Shifting the baseline towards love

Dear President Trump,

Yesterday when I was mentally formulating my letter to you I kept thinking that the “shrinking baseline syndrome” was the “shifting baseline syndrome” – not that far off, but not quite right, either. When I was in “shifting baseline” mode, though, I found myself toggling between the frightening shifts in ethics and integrity in politics since you took office (which, really, would also fit the “shrinking baseline” formulation) and the incredible strides we’ve made in the past 5, 10, 15 years in the visibility and recognition of many of us who were stuck so far out on the margins that the mainstream used to get to pretend we didn’t exist.

I’m thinking about marriage equality for LGBTQ people and the military’s lifting of the ban on our service (though I’m well aware that you are reinstating the ban for new recruits who are trans and want to live in accordance with their true gender). I’m thinking of #MeToo and the millions of women and men who have stopped keeping their experiences of rape and sexual assault secret, who are speaking out about these experiences and naming perpetrators. I’m thinking of the D.A.s and the pro bono lawyers who are re-examining old legal cases where there were likely miscarriages of justice and working to free people who were wrongly accused. I’m also thinking of municipalities that are reforming their drug laws to address racial bias, including erasing misdemeanor marijuana convictions. I’m thinking of the witness of brave, brave individuals who have had the wherewithal to use their phones to record police shootings of unarmed people of color. I’m thinking of the millions of young people and their allies who are pushing for real, substantive changes in response to global warming.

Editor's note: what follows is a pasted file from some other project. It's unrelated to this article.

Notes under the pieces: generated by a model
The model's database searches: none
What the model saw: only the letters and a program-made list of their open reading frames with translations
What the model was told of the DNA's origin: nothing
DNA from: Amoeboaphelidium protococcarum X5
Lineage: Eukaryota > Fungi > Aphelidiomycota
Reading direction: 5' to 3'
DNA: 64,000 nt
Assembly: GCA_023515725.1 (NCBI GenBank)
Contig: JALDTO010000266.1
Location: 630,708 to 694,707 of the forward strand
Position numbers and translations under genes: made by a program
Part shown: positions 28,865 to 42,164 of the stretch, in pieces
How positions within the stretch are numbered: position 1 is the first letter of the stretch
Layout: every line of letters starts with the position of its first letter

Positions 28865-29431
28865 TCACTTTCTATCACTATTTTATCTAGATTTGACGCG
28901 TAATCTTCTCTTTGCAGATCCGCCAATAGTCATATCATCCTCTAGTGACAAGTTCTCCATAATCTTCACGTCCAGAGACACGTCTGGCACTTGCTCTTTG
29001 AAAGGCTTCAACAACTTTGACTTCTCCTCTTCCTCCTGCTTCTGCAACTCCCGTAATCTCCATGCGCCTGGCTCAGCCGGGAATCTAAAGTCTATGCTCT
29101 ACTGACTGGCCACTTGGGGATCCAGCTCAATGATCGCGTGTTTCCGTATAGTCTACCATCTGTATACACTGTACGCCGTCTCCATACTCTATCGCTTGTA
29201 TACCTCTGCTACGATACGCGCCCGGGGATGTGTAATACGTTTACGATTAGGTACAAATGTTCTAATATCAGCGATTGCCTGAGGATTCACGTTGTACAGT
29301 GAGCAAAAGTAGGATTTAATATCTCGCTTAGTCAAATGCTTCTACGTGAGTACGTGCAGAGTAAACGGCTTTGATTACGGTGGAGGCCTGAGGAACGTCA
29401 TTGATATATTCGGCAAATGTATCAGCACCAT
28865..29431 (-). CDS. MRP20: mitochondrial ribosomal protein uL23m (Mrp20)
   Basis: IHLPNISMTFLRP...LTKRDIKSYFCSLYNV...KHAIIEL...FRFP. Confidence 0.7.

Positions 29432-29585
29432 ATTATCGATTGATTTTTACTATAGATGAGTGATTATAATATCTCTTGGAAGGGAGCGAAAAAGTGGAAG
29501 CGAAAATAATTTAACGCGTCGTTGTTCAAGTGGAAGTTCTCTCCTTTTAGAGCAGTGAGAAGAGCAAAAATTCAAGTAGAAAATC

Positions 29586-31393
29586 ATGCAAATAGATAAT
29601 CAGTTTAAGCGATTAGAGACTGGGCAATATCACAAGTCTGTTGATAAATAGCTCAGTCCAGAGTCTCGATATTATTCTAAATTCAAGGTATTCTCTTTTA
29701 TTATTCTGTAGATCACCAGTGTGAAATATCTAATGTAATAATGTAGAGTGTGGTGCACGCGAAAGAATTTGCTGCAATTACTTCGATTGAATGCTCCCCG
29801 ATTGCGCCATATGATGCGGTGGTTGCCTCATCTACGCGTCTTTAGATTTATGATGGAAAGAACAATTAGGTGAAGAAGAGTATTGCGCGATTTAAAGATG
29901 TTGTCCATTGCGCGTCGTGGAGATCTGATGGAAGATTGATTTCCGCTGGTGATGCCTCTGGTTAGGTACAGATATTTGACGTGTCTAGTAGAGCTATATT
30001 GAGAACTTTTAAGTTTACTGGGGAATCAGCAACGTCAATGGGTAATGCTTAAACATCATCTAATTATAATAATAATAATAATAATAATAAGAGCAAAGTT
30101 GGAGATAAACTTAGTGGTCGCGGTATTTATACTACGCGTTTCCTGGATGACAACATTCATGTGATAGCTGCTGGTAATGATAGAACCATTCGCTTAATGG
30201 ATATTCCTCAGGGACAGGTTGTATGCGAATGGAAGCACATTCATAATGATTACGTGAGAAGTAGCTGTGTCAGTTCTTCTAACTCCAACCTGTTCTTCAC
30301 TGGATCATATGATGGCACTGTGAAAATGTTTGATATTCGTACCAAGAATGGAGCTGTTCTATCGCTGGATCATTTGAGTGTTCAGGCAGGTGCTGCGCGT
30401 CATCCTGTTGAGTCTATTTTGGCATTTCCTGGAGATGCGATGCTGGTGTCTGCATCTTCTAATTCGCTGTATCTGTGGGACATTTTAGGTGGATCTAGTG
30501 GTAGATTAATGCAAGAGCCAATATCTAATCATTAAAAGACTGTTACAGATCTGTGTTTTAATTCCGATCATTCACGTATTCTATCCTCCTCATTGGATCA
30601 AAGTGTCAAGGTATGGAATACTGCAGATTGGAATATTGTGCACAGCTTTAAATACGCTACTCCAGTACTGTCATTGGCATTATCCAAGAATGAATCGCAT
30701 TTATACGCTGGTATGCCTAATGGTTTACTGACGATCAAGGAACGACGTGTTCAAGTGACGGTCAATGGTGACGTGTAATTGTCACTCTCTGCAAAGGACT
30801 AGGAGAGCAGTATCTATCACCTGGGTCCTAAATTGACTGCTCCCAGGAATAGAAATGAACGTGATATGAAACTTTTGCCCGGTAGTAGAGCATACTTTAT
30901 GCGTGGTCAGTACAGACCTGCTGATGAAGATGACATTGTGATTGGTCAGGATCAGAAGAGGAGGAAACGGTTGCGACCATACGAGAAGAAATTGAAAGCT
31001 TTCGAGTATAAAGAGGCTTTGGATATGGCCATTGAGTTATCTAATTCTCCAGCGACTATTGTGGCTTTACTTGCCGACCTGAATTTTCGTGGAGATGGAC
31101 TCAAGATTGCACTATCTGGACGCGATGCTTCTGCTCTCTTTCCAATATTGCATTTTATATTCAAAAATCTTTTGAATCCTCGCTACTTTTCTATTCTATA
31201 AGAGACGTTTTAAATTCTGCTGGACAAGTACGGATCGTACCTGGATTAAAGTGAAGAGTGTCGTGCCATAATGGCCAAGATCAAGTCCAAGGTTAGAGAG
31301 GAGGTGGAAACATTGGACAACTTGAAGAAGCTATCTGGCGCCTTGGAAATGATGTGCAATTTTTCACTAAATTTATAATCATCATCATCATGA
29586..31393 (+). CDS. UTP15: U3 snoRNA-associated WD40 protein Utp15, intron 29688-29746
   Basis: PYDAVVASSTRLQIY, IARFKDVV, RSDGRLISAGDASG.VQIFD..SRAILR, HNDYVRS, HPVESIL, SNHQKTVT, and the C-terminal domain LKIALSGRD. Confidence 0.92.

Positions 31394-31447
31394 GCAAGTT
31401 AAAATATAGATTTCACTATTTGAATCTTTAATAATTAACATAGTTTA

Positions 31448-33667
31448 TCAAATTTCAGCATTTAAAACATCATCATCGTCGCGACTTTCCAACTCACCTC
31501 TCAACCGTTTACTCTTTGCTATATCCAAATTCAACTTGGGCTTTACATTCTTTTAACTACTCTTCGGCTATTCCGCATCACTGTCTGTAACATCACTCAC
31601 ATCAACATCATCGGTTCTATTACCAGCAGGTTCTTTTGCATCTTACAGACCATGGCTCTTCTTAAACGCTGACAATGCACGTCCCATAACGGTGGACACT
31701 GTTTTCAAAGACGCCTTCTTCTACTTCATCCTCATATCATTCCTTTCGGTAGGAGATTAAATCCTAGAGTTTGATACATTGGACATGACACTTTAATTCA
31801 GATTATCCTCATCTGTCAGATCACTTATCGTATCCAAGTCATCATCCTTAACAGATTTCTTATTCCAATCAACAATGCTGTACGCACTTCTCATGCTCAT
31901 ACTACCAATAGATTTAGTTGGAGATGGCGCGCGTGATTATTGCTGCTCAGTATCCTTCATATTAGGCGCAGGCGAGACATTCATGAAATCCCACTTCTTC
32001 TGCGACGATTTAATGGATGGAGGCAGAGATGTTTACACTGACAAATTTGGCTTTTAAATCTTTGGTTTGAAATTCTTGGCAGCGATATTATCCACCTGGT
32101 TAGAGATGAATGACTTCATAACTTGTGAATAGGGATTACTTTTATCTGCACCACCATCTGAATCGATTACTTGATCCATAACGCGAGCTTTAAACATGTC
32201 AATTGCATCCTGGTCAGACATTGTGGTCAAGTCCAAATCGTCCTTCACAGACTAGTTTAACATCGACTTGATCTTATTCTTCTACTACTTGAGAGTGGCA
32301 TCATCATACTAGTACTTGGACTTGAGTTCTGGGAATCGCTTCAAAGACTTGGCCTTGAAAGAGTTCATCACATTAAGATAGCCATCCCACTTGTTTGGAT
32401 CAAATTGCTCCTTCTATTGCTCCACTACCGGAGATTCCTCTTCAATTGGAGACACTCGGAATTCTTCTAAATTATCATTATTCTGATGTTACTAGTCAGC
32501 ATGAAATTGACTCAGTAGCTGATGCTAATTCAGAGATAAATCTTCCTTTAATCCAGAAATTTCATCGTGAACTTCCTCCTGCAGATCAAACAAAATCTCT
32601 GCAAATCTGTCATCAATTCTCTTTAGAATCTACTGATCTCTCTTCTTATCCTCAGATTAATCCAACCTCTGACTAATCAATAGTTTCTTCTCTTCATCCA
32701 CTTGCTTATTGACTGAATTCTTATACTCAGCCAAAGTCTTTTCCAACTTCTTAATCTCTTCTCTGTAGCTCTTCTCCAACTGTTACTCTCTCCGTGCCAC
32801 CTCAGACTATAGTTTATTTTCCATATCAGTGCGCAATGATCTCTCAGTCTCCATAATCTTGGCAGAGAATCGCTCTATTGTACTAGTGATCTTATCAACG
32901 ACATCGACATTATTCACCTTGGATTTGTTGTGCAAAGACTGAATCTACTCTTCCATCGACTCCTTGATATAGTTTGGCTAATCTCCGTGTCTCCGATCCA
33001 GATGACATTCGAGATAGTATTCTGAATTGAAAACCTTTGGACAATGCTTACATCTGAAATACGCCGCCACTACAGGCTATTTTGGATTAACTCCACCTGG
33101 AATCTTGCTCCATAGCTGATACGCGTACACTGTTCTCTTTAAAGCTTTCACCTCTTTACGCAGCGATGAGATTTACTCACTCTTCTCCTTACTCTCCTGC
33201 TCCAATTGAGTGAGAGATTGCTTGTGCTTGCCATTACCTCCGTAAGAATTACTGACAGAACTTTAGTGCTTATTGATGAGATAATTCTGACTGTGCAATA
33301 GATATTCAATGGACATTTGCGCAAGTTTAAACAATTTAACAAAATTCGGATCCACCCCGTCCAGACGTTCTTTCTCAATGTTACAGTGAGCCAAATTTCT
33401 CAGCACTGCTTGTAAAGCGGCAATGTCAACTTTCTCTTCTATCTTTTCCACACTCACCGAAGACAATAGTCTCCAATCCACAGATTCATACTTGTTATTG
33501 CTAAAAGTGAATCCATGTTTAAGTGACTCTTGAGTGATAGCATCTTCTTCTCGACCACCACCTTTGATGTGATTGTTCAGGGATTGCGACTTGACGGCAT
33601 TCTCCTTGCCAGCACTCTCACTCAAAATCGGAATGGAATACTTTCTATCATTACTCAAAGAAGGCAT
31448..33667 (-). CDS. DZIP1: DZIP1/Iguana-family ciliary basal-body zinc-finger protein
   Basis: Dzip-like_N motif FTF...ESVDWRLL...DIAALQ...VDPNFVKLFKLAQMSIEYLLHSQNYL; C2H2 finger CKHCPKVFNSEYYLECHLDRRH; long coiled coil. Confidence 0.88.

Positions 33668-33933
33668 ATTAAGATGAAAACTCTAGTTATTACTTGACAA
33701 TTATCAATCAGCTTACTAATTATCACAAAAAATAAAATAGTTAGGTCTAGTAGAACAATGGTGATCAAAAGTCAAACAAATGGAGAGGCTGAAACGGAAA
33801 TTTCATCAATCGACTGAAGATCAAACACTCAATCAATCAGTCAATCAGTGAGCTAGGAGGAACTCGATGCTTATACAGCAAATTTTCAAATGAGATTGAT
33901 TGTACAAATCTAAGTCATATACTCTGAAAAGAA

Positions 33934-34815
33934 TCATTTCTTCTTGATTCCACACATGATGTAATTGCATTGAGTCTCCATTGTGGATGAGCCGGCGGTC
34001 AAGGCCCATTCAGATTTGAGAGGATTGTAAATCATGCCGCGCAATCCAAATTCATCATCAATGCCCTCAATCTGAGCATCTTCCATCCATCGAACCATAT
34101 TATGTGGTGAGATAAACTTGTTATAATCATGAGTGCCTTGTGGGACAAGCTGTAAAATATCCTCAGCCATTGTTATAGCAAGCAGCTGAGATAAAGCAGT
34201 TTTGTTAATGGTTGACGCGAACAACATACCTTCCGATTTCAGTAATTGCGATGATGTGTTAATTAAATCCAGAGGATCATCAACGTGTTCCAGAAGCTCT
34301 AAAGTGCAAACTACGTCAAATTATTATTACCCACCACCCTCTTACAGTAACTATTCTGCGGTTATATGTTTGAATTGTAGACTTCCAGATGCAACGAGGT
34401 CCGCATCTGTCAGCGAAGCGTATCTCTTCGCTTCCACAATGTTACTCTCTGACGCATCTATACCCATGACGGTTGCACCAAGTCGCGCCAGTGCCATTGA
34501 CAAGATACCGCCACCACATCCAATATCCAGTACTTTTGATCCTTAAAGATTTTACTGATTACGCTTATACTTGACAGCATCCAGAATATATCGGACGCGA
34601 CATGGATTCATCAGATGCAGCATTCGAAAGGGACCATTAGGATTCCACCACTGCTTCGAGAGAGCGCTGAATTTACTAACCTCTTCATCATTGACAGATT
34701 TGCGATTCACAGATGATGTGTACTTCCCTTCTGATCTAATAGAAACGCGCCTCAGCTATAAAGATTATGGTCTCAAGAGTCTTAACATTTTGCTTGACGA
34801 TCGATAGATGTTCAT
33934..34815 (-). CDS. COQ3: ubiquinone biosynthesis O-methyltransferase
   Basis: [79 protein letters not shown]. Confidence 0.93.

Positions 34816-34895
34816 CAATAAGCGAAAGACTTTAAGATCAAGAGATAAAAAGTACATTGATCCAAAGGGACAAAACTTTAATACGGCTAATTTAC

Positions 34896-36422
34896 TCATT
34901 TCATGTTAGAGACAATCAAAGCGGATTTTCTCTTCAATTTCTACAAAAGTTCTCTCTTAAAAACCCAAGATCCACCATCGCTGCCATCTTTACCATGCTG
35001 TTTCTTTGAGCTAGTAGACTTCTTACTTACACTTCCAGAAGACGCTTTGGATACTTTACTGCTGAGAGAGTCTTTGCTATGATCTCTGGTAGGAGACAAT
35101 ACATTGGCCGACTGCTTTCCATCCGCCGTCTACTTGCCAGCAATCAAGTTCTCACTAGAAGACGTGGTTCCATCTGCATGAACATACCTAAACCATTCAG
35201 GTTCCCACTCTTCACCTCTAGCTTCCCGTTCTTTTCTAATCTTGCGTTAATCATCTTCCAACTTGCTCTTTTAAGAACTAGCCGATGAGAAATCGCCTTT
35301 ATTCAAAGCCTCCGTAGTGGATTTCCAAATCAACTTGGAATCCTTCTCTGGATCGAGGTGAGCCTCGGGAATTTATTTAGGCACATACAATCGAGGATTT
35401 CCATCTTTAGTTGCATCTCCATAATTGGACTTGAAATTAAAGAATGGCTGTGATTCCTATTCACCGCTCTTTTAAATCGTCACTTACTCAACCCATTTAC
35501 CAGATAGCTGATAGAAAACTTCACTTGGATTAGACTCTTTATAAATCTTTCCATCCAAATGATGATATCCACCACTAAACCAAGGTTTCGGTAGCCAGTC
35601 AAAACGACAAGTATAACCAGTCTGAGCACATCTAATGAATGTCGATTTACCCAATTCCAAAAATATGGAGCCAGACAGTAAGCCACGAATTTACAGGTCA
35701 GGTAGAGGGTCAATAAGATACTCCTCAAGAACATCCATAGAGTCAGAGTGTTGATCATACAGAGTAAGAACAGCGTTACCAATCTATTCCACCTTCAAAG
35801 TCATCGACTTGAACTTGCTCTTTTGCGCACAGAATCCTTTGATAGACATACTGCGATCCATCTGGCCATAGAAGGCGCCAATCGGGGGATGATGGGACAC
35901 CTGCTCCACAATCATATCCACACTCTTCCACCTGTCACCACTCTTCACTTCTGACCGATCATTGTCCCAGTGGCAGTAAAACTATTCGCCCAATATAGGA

Obviously we have leagues to go yet in shifting the baseline enough that everyone is safe from sexual violence, from gun violence, from police who have been over-trained to shoot and under-trained to de-escalate, from climate change. We have leagues to go in shifting the judicial system’s baseline so that there is neither a profit motive for imprisoning people nor endemic racial bias. And clearly we have yet to shift the baseline sufficiently such that when people harm others or the planet there is reliably accountability and restorative justice. Absolutely we have a long, long way to go with so many societal ills (and things that are making many of us literally ill). Indeed, you all are pulling out all the stops to try to drag the baseline back, to shrink the progress we’ve made so you can continue to capitalize on the illusion of superiority and righteousness for “real (way more deserving) Americans” just a little longer.

But hey, guess what – we are not going anywhere and we are not shutting up. We are not going to stop talking with each other and we are certainly not going to stop supporting each other, no matter how hard you try to pit us against one another. This is what happens when people muster the courage to compare notes and to fit the pieces together to see what the f*ck is really going on. You can’t stop this kind of progress. The baseline will keep shifting. We will keep pushing the goalposts out further (thank you Stacey Abrams for this wonderful analogy).

This morning at the end of a very heavy, very beautiful church service (that I might tell you more about in a day or two) our lead pastor sent us off with an incredible benediction. She reminded us that we have what we need, that we are enough, and that self-care is social justice. Upon hearing the last bit, the African American man sitting next to me sharply drew in his breath and then released it very, very slowly. And he smiled.

May we be safe to speak the truth, to hear the truth, and to accept it.
May we be willing to keep pushing the social justice goalposts out, to shift the baseline towards love.
May we heal, may we be healthy, may we be strong for ourselves, one another, and the planet.
May we make peace with the idea that we are enough, that we don’t need to buy into scarcity myths that keep us trapped and pitted against one another.

Tracy Simpson

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